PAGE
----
“My mother said we can live together. Yeah,” Good Man nods.
I whip my head around to look at him. “What?”
“She didn’t say it alone. She said that rent is very expensive. Maybe I should get student housing, maybe I should live with other people, maybe you. She didn’t say just to live with you, but many other things.”
“She. Said. We should live together?” We were going to live together and lie about it. It is, after all the Korean way. But this is shocking.
“Not ‘should.’ Just…OK.”
“What did you eat today?”
“Cereal,” he says.
“Yes. Will you cook me ramyeon? I think the salt will be different because it’s American,” Good Man uses his puppy-dog voice.
I go to the pantry, and sure enough, the Korean ramyeon is made in America. As I’m cooking it, we continue to chat.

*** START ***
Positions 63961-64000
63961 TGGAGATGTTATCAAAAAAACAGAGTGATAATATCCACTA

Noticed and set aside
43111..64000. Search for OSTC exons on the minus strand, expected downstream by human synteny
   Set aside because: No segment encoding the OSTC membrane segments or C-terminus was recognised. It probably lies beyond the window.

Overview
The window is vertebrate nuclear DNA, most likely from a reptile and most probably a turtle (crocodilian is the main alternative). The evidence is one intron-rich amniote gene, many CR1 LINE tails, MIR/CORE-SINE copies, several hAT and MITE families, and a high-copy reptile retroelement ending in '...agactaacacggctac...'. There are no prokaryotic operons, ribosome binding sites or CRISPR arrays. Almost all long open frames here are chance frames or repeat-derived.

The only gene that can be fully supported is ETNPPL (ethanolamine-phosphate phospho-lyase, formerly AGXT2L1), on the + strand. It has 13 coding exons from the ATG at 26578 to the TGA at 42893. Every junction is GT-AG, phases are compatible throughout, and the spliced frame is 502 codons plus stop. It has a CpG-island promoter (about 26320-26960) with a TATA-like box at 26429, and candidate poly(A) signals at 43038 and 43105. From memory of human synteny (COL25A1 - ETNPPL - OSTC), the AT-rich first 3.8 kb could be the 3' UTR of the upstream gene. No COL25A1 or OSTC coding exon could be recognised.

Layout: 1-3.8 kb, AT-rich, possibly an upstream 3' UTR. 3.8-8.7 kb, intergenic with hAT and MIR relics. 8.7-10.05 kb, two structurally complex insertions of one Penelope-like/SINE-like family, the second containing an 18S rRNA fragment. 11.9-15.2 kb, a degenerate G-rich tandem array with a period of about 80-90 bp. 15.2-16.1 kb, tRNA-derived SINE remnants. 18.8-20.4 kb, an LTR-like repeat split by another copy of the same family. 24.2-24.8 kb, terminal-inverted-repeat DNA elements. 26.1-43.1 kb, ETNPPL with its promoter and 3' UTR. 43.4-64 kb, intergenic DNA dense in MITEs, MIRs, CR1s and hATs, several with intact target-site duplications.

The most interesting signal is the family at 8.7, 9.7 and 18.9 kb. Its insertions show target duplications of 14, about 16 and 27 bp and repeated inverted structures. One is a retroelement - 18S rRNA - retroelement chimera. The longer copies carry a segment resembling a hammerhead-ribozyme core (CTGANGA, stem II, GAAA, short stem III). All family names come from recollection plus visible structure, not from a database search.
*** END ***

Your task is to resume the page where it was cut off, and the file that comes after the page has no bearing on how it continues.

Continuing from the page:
“I only ate cereal all day…I am hungry.”
“There’s food in this house,” I laugh. I look at him. “You really don’t know how to cook, huh?” He shakes his head. “You really would starve if you didn’t have me to cook for you.”
He nods. “But the new apartment has a dishwasher. So problem solved.”
I know this face. I’ve seen it, elsewhere. I show the photos to Good Man. “You look just like your mother.”
“I know. I am not orphan.”